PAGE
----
A pair of shootings hundreds miles apart Friday night and early this morning are making national news, serving as a grim reminder of the daily toll of gun violence in the U.S. Every day on average, more than 100 people are shot and killed in the U.S., and more than 200 others are wounded.
- In Mobile, four people were wounded in a shooting outside a high school football game, at least one of them critically. Coverage of the shooting and footage on social media showed players and fans running for cover after the shooting started. More information about gun violence in Alabama is available here.
- In Houston, a deputy from the Harris County Precinct 4 Constable’s Office was killed and two others were wounded in a shooting early Saturday outside a nightclub. News reports indicated the deputies were responding to a disturbance at the time that may have been a robbery. More information about gun violence in Texas is available here.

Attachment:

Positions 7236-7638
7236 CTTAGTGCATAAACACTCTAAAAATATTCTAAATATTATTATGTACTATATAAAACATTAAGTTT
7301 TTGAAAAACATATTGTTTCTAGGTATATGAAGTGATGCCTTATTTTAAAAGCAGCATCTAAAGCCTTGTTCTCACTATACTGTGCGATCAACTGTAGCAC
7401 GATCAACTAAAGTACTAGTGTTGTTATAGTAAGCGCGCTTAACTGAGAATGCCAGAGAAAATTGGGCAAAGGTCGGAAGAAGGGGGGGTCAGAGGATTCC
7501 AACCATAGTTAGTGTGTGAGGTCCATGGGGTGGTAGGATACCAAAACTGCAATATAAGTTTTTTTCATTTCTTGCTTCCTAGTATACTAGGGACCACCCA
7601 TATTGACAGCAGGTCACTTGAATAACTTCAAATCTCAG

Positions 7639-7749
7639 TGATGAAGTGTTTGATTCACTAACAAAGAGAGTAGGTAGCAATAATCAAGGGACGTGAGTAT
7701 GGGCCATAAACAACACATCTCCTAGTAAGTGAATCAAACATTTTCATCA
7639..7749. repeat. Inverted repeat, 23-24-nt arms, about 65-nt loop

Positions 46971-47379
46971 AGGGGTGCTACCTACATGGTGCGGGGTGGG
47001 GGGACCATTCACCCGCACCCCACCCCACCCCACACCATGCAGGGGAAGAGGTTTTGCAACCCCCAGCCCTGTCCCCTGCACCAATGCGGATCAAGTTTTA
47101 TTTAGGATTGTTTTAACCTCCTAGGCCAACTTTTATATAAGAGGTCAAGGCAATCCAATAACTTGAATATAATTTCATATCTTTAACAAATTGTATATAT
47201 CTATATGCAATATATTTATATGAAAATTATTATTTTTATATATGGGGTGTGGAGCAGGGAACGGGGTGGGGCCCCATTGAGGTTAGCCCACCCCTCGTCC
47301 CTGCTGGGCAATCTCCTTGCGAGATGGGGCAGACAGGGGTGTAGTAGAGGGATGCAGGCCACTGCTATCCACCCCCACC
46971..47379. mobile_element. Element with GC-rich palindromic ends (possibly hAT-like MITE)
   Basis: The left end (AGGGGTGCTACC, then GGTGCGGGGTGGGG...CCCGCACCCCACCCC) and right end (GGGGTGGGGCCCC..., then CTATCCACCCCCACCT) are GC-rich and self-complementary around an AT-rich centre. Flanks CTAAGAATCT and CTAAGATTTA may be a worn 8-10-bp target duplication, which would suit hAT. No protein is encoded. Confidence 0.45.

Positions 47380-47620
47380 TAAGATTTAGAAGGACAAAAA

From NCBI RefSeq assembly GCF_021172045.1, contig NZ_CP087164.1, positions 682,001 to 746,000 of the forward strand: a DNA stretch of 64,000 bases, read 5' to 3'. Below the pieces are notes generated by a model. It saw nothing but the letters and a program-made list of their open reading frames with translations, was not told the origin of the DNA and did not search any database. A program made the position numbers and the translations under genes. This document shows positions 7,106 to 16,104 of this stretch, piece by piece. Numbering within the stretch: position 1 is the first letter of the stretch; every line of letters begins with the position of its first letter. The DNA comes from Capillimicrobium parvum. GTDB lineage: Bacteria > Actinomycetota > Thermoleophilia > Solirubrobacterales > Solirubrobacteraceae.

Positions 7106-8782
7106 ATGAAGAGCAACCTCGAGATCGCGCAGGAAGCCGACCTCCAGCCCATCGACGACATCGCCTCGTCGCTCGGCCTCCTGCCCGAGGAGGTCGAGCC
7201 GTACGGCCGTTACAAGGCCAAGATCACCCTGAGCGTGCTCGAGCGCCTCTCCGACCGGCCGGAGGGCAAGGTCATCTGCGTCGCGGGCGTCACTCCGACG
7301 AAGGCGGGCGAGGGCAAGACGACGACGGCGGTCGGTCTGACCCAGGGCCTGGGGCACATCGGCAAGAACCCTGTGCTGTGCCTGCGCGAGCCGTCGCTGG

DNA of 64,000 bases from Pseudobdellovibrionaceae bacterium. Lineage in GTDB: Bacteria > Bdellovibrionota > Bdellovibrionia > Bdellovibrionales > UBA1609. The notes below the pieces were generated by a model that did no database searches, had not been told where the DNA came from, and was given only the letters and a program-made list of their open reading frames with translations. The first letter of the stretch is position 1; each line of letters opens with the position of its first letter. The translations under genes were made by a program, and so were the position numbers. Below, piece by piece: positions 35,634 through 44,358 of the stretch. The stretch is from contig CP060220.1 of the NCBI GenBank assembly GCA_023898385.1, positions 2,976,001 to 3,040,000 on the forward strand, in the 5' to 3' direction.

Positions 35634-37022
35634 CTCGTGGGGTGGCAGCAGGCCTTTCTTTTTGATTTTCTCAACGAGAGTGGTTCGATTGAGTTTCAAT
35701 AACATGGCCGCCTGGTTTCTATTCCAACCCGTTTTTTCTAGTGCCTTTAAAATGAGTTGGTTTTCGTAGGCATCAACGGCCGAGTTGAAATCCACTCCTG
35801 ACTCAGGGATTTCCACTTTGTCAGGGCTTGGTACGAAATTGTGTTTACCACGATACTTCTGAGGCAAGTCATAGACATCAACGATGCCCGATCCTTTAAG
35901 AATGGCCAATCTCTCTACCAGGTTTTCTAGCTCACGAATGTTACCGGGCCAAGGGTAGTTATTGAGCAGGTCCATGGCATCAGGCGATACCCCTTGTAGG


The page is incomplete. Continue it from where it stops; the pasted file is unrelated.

The Mobile football stadium where Friday’s shooting occurred was featured last year in a New York Times feature story about gun violence at after-school events, which drew in part on data from Everytown for Gun Safety’s Gunfire on School Grounds database. Referencing a relative lack of media coverage, the story noted:
Another reason for the difference in attention, experts suggested, is a numbness about gun violence in the places where sporting event shootings often occur. Many of the deadliest school-day shootings have been in suburban and rural areas, and the victims have frequently been white. Shootings at sporting events have happened in a variety of places, including large cities, and many of the victims have been black.
The story quoted Everytown’s senior director of community safety initiatives, Michael-Sean Spence, who described “a barrier that prevents people from seeing the residents of these communities as whole individuals deserving of public safety, and because of that the coverage has been skewed.”
Both shootings come amid calls from in-state advocates in Texas and Alabama to invest in community-led violence intervention programs. For decades, community-based organizations have successfully reduced violence by implementing alternative public safety measures that are locally driven and informed by data. Texas and Alabama have both passed on the opportunity to utilize funds from the American Rescue Plan Act to support these programs.